The Bureau of Labor Statistics (BLS) released the Employment Situation report for December today. From the establishment survey, payroll employment increased by 200 thousand, with private payrolls adding 212 thousand and government payrolls declining by 12 thousand. The October and November figures were revised, lowering payroll employment by 8 thousand for the period.
From the household survey, the unemployment rate declined to 8.5 percent. A year-end update to the seasonal adjustment factors resulted in revisions back to January 2007, so the decline to 8.5 percent was from a revised November rate of 8.7 percent. As with the November figures, the decline was tempered by the contribution from departures from the labor force, in contrast to employment growth, but the share was lower than in November. In December 50 thousand people left the labor force, while 176 thousand joined the ranks of the employed.
Why cautiously optimistic? Overall, employment growth was broad based across industries and the workweek and earnings improved. Payroll employment may have regained some momentum in the second half of 2011 after a wobbly start to the year. Payroll employment has increased by at least 100 thousand every month since July.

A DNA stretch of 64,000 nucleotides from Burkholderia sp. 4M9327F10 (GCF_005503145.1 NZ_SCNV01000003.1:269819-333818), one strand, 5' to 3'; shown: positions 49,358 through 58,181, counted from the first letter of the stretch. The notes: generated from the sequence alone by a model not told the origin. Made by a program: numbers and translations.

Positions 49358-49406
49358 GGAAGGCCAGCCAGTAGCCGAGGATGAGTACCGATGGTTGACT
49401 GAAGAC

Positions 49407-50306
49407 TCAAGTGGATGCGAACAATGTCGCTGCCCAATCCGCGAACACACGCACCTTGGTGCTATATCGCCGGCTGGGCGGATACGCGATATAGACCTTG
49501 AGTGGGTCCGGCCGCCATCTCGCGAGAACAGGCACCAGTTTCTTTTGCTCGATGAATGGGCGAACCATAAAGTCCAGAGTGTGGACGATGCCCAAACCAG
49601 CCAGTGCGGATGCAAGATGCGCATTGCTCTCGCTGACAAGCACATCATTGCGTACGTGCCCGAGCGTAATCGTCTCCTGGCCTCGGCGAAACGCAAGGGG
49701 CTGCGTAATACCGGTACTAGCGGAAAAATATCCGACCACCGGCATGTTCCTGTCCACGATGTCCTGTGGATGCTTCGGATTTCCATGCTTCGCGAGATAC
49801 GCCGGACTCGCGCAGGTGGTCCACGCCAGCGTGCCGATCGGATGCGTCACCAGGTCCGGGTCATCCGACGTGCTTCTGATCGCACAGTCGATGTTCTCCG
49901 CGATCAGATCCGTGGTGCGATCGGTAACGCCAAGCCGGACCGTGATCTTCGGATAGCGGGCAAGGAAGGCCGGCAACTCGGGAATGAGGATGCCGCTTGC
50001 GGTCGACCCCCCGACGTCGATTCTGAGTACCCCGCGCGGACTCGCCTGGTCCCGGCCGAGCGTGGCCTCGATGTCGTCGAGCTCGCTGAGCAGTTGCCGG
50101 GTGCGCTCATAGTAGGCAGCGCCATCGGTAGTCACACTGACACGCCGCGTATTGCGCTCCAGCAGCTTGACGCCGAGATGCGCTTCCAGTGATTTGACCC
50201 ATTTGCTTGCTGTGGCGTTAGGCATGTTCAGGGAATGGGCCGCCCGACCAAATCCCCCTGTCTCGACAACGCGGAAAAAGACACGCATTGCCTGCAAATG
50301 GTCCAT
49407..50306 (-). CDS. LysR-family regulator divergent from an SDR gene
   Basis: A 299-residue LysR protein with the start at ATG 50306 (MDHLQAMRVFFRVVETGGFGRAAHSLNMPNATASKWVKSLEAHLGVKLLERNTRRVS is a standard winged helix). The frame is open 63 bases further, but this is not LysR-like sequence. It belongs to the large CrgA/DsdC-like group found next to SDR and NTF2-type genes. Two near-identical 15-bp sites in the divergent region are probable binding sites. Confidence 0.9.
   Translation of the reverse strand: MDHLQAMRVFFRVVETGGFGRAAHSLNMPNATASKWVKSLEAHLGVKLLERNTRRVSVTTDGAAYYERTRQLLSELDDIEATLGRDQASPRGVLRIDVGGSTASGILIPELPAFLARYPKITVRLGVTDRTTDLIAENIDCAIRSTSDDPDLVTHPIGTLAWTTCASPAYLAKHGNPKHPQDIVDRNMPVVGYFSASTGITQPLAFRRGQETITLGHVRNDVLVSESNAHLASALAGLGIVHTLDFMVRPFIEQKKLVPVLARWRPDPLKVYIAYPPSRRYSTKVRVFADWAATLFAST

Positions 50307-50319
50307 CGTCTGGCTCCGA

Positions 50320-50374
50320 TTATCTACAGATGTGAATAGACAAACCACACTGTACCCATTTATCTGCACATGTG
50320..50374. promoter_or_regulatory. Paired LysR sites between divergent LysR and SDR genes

And the unemployment rate may finally be trending down, after its steep rise during the recession, as GDP growth has strengthened over the course of the year. Our forecast for GDP growth in the fourth quarter is a robust 3.5 percent expansion, which should provide some momentum for labor market improvements, although it is possible that the unemployment rate may tick up despite stronger employment growth as discouraged workers return to the labor force. In any case, today’s report is an encouraging signal.